The community is losing faith in two of its most important government institutions: local law enforcement and the agency responsible for the health care of military veterans. I share the same sense of outrage and distrust that I suspect most people are feeling right now. But it doesn’t have to be that way.
The key to restoring that faith must come from leadership, not defiance.
The Albuquerque Police Department and the New Mexico VA Health Care system are dealing with much more than public relations problems. As citizens who depend on these institutions, we must insist on a radical change in the culture of both. We also have to show the courage to invest in real solutions, not feel-good proposals.
I had my own experience with the Department of Justice and taking on an entrenched bureaucracy at a long-term care facility. I was reminded of that experience during a recent meeting with DOJ officials in Washington, D.C.
I was shocked to learn that the city hired consultants and they might delay an agreement for as long as a year. Now, the mayor is lowering expectations by suggesting tough oversight by a monitor might be too burdensome and cost the city too much. The mayor needs to own this problem and move aggressively to fix it.
That’s exactly what I did as the state’s newly appointed Secretary of Health a decade ago when the DOJ demanded reform of the long-term care at the Fort Bayard Medical Center. I got my administrator’s license and moved to Silver City to personally take over the facility to ensure the safety of its residents.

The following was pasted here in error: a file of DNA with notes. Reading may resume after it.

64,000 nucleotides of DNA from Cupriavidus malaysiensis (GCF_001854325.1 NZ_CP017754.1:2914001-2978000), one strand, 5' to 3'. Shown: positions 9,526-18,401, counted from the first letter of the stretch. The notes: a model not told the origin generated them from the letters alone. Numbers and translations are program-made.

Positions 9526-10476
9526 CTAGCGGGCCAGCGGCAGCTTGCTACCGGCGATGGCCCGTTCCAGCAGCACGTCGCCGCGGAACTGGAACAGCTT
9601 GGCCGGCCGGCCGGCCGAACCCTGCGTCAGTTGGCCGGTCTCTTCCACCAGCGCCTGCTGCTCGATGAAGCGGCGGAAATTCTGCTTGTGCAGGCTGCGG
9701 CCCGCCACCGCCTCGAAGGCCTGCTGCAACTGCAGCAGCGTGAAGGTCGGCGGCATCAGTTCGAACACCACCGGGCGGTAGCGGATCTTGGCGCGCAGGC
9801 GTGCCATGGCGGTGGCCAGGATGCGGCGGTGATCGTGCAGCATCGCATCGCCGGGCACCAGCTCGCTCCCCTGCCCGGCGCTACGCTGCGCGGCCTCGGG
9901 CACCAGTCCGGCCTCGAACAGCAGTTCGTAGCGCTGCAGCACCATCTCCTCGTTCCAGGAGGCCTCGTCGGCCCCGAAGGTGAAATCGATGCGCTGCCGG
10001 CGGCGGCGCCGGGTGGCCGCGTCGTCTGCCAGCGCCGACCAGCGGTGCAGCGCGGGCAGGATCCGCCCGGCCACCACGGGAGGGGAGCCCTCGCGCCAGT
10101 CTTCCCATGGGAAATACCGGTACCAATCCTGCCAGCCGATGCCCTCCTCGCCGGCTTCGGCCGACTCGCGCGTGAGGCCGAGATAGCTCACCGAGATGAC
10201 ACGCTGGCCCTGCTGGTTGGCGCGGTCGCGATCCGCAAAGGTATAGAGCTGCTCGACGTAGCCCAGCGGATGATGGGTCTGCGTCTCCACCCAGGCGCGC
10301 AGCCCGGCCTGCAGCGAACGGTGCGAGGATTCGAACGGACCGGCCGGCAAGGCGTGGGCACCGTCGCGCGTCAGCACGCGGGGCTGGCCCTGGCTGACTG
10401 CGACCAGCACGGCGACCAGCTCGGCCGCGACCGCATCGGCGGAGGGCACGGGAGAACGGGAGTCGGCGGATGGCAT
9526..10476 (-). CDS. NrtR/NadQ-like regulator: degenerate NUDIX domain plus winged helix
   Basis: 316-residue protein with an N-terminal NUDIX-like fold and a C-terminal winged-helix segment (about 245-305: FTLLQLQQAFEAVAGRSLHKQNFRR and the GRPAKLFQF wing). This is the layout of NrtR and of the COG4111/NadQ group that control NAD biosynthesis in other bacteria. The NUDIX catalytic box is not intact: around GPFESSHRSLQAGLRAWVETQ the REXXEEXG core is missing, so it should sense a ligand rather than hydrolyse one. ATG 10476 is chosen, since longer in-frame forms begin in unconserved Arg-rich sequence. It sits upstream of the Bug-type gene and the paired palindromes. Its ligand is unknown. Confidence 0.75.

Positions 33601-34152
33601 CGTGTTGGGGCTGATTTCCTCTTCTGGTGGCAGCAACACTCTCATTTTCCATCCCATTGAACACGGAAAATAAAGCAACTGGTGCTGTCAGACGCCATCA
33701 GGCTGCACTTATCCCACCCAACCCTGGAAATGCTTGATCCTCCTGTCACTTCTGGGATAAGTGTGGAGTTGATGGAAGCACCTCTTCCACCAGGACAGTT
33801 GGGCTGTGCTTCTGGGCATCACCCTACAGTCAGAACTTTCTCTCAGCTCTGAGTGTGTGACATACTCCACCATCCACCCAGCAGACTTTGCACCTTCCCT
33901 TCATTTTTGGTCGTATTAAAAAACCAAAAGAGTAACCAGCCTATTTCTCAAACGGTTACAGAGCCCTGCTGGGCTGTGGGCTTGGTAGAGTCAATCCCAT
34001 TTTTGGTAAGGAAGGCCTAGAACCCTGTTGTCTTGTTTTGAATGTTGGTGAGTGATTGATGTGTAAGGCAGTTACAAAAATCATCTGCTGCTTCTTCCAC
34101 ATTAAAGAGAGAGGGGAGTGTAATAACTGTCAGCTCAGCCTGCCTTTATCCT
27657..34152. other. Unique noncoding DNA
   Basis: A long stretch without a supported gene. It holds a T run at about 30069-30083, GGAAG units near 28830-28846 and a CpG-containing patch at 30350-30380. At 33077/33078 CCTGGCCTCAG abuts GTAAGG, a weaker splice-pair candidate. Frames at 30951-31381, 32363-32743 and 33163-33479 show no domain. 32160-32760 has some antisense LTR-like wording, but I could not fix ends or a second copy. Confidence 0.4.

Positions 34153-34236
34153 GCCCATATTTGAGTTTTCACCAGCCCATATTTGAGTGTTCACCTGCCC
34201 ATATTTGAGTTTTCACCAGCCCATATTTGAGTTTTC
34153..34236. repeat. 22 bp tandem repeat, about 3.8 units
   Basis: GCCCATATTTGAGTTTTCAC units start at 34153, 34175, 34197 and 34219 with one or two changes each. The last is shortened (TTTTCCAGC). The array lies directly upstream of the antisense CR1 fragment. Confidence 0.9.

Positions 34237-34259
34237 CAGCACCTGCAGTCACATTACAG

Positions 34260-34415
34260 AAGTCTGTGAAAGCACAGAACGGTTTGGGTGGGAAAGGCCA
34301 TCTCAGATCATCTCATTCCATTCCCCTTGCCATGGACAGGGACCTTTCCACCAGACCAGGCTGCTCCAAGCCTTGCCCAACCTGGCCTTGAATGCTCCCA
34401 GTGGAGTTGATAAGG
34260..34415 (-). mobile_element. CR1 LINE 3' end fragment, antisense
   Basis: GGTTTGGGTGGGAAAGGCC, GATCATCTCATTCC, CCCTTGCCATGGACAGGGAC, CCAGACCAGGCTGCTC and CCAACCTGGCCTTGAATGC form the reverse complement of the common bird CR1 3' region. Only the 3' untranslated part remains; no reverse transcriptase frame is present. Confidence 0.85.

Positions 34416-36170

Since Fort Bayard was a major employer in the region, few people wanted to reform a system if it meant people would lose their jobs. But it had to be done. In fact, I went above and beyond our agreement with the DOJ because more changes were needed to transform the culture so that it focused on quality patient care.
The DOJ commended the Health Department, and specifically my leadership, in resolving the problems at Fort Bayard.
Like APD, the leadership at the VA needs to come clean, admit every mistake that was made and take responsibility. No doubt, the problems at the VA are deep-seated. We’re seeing the result of decades of neglect, bloated bureaucracy, and an over-reliance on data and performance-based bonuses.
However, that doesn’t excuse anyone who has intentionally gamed the VA system and masked the real problems. I know from experience that the VA treats many of the most vulnerable people in our community. That makes it more shameful for anyone to manipulate the care of patients who often don’t have a voice.
There are efforts to address some of the underlying issues both at APD and within the VA system. I believe the lack of treatment for people with mental illness, including veterans suffering from mental illness, is a major problem in our community.
That’s why I successfully introduced a measure in Congress, which passed the House, to invest $2 million in the Mentally Ill Offender Treatment and Crime Reduction Act programs. This funding would directly address one of the DOJ’s recommendations for APD to improve its response to individuals in behavioral or mental health crisis and require all officers to participate in crisis intervention training.
I applaud the City Council for quickly proposing an investment in mental health programs. But again, the mayor is resisting reform and suggesting a wait-and-see attitude. That’s what got us into this situation in the first place.
I’m prepared to work with anyone who wants to truly reform the culture at these important institutions. Ultimately, the leaders of the Albuquerque Police Department and the New Mexico VA are going to have to make tough decisions in order to move forward and win back the faith of their respective constituencies.
I urge those leaders to make bold decisions quickly, or step aside to allow that reform to take place.